Theoretical analysis of bump and airblast events associated with coal mining under strong roofs

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Virginia Tech


This investigation was conducted to study the bump and airblast problems associated with delayed caving of competent longwall roofs. The roofs were modeled as elastic beams on continuous elastic foundations subject to exponentially distributed abutment stress. Elastic beam theory was applied to develop analytical solutions for deflection of single-layer roof models. Methods for analyzing double-layer roof and double-layer foundation models are discussed. Formulae for evaluating critical spans of the roof beds and strain energy storage in the roof and foundation are developed. The factors affecting roof caveability and energy accumulation are identified and analyzed. A comprehensive parametric analysis reveals that mechanical characteristics of roof beds, “foundation properties, abutment stress concentrations, and roof configurations may interact to influence roof caveability and energy storage. Based on estimation of local Richter magnitude, criterion for pressure and shock bump events are suggested. Five case studies of bump events show that the theoretical predictions agree well with field data. The developed model solutions were implemented in a Windows-based software package CBPEP. This package facilitates determination of roof spans, stored strain energy in the roof and foundation, and the coal bump potential caused by delayed caving of strong roofs. The increases in air pressure and temperature associated with sudden roof collapse in a large area was also investigated using an adiabatic air compression model. The presence of fragmented gob materials on the floor greatly influences the pressure and temperature variations after the recompaction of fragmented material commences. Three case studies of airblasts were analyzed, one of which was associated with a mine explosion. The investigation indicates that when a sufficiently large collapse is anticipated in a mine where flammable gas or dust may be present, it should be assumed that there exists a possibility that the high air pressure and temperature induced could trigger an explosion.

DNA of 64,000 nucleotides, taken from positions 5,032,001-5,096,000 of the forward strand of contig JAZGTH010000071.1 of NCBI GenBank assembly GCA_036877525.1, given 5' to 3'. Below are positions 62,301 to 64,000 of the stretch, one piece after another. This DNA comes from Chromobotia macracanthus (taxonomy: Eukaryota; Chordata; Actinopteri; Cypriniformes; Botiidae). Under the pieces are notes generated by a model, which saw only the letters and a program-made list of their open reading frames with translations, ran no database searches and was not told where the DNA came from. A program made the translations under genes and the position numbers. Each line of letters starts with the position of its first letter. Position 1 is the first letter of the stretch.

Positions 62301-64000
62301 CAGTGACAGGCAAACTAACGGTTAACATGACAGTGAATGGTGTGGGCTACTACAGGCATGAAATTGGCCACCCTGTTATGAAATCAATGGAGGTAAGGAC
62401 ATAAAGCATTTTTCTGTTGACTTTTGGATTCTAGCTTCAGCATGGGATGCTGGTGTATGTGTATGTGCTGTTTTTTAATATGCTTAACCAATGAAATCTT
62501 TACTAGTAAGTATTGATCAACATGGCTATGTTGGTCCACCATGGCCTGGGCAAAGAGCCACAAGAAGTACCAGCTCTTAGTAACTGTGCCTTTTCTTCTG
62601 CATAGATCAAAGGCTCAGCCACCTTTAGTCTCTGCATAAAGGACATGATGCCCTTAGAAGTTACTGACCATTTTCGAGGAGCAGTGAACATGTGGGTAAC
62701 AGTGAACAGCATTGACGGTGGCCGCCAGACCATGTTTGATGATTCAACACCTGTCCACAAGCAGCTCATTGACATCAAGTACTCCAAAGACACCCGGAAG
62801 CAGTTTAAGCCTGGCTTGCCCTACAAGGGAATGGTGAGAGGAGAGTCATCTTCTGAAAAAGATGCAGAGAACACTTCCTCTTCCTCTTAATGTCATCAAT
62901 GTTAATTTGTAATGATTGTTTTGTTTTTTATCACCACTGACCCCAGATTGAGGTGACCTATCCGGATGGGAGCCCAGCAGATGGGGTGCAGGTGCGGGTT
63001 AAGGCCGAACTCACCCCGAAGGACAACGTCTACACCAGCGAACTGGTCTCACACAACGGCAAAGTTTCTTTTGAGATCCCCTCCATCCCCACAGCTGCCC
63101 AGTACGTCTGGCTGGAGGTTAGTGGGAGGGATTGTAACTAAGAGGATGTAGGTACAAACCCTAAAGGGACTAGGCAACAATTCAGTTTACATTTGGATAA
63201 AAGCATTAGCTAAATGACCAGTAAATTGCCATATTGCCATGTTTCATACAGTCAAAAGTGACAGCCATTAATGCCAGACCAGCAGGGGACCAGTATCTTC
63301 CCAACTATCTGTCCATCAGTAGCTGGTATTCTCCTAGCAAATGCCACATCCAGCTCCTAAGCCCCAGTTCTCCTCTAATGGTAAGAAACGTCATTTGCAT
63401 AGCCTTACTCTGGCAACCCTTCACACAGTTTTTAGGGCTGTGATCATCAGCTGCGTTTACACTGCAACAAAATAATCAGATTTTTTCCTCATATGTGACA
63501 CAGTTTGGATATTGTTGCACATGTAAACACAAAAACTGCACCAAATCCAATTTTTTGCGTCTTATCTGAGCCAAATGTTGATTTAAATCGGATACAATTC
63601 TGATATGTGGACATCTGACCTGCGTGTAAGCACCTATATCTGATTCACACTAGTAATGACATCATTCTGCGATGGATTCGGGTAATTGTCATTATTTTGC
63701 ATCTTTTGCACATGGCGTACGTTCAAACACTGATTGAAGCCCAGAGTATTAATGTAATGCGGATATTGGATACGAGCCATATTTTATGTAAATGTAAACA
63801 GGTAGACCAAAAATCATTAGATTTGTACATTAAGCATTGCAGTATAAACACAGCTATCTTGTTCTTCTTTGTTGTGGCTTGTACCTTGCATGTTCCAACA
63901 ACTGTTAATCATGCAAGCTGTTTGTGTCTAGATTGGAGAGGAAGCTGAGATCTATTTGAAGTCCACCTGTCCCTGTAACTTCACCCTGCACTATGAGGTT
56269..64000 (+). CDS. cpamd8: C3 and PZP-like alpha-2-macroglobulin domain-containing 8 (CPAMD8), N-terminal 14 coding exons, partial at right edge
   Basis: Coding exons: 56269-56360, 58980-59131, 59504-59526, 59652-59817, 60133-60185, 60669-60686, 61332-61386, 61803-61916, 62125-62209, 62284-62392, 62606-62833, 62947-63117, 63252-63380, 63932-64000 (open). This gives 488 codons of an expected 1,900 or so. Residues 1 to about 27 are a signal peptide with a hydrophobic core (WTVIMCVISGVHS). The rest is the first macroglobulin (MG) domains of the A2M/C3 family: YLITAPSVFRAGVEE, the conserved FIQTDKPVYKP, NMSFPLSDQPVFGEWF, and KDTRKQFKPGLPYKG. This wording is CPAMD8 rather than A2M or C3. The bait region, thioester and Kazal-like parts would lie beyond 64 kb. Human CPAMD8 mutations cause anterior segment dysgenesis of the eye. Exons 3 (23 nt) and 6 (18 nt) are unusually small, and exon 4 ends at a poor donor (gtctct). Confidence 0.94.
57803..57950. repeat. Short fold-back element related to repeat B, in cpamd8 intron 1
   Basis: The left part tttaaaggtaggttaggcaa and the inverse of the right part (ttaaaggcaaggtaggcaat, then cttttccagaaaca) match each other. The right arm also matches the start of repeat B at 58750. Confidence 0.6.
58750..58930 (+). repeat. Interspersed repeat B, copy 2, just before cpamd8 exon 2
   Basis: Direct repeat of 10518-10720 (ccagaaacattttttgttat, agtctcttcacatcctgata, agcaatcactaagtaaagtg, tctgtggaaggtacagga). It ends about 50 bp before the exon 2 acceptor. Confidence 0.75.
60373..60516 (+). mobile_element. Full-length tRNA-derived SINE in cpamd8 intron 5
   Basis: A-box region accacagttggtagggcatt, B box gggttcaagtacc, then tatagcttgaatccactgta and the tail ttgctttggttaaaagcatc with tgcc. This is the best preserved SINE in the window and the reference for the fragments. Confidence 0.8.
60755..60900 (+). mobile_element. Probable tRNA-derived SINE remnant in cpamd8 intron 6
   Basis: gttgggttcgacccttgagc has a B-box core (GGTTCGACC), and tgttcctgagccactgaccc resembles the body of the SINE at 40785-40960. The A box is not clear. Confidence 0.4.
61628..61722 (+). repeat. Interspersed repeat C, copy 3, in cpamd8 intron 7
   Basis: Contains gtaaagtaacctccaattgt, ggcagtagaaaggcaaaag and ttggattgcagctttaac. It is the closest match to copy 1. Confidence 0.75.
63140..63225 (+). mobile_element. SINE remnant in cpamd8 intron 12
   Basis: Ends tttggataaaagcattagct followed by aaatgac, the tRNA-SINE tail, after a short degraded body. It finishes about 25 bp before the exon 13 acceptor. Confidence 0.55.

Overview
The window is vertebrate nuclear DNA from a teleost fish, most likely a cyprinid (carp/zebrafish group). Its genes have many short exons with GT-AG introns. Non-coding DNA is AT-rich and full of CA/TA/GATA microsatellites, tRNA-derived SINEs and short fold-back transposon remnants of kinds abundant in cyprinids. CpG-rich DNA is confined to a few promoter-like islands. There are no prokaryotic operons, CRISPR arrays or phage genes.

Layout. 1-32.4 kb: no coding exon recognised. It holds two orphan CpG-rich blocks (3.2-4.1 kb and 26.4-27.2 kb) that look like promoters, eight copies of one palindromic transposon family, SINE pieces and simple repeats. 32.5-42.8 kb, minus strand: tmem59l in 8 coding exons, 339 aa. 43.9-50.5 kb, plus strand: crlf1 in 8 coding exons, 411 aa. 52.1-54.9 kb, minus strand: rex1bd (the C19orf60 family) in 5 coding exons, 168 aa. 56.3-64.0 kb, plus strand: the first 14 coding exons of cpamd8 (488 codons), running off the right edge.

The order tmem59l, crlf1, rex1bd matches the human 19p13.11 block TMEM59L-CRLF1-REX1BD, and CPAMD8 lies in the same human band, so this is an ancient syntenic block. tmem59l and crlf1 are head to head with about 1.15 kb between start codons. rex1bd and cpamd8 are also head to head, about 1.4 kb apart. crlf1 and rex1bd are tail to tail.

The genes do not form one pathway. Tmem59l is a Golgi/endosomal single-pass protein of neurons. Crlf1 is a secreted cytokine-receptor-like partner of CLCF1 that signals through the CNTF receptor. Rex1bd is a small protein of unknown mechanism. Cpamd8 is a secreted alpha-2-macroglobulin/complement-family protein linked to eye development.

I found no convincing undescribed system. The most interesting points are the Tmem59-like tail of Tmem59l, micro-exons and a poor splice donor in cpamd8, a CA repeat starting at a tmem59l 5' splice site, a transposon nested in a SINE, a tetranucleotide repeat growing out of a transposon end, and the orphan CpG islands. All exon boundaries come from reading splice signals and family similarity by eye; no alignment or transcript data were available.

roof, energy, span